Food: Without proper nutrition the body does not function as well as it should. While supplementing what is in your bug out bag should be a priority, there will be times when you will only have the food in your bag. Any non-perishable food that can be eaten with minimal or no cooking is perfect.
Fire: It doesn’t matter what climate you are in, you need to have the ability to make a fire. Waterproof matches, lighters, flares, and dry material to burn should be sealed in a plastic bag. Although a flashlight isn’t “fire,” this would be a good time to toss one or two in your bag with extra batteries.
Medicine: Some party members may need medicine regularly. A supply of needed prescriptions should be on hand. Additionally, every bag needs a first aid kit. Carry medical supplies that can fulfill the requirements of your level of knowledge of medicine.
Survival book: Bags are often prepared by the most trained person in the household. Survival manuals are often overlooked because “I graduated SERE school” or “I was an Eagle Scout.” As the most trained member of the party, you will also be the most likely to do something dangerous. If the most trained person dies, not only is there the personal tragedy, but now the party may not survive because they have lost their base of knowledge. The inclusion of a survival handbook gives the rest of your party a chance at surviving without you. Here’s a .pdf version of the manual.
Footwear: In a survival situation your sneakers probably aren’t the best footwear. Most people don’t wear combat boots every day, but access to quality outdoor footwear is important. No matter what strategy you choose, you will need to be able to walk. Always have extra socks.
Field Knife: Survival knives can get expensive. You don’t necessarily need a Gerber, but you need a high quality knife and sharpening stone. Knives that have been in service a long time with the US military are good choices. A Ka-Bar or the Air Force’s survival knife are good choices and are common enough that you can even find them at Wal-Mart. A multi-tool is also an item that will always come in handy.
Shelter and clothing: This is another time when the person packing the bag needs to realize that they need to pack the bag to make the weakest person comfortable. Shelter and clothing items (tents, ponchos, gloves, jackets, etc.) need to be considered carefully. They are bulky and hopefully you will be dressed for the climate when you evacuate. There aren’t many times when you will be wearing shorts and sandals and suddenly have the need for cold weather gear. The strategy planned and the amount of space available determines how comfortable you can be. Remember, this is about survival. You will need some form of shelter and rain gear, though.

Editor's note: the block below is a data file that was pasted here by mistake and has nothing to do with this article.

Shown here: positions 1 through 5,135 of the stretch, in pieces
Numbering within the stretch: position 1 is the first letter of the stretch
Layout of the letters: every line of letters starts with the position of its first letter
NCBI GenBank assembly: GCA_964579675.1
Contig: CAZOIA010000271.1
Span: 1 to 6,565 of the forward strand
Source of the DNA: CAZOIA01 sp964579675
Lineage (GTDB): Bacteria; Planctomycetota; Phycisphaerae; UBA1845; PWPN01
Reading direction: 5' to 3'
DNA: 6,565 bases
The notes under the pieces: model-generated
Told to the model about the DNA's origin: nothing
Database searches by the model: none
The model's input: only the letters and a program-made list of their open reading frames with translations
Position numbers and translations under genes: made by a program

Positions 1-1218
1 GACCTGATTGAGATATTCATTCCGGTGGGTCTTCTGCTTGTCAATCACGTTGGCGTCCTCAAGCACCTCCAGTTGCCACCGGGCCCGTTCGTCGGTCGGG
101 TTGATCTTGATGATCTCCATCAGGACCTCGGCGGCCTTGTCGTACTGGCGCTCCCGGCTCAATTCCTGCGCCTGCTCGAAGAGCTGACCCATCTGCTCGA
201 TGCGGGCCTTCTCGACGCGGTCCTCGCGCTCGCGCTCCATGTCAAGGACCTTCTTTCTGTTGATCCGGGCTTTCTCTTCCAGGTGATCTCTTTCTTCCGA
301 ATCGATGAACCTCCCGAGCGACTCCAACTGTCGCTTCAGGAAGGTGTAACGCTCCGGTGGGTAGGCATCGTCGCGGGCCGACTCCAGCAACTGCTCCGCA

Maps and compass: Assume a worst case scenario and that you will not be able to use Google maps. Getting lost with no communication is not fun. Make sure you have maps.
Hygiene: While not technically survival related, personal hygiene items are small and add a huge amount of comfort. Toothbrushes, deodorant, toilet paper, and the like are definitely worth packing. Guys, if you’re doing the packing, remember tampons or pads.
Bags within bags
Bug out bags for kids: Children that are old enough to carry their own bag should be encouraged to do so, just in case they get separated. The contents of the bag should be fairly simple: seven easy to open food pouches that require no preparation (protein bars), seven water pouches or bottles, an age-appropriate cutting instrument, a whistle, a blanket, and a small first aid kit. Additional items that the child is capable of using could also be included. The child should know exactly what to do in the event of separation:
1) Stop moving. Sit down and wait to be found unless in immediate danger.
2) Blow the whistle only if they hear or see another party member.
3) Eat one pouch per day. Drink one pouch or bottle of water per day.
4) Wait for two sunsets before leaving.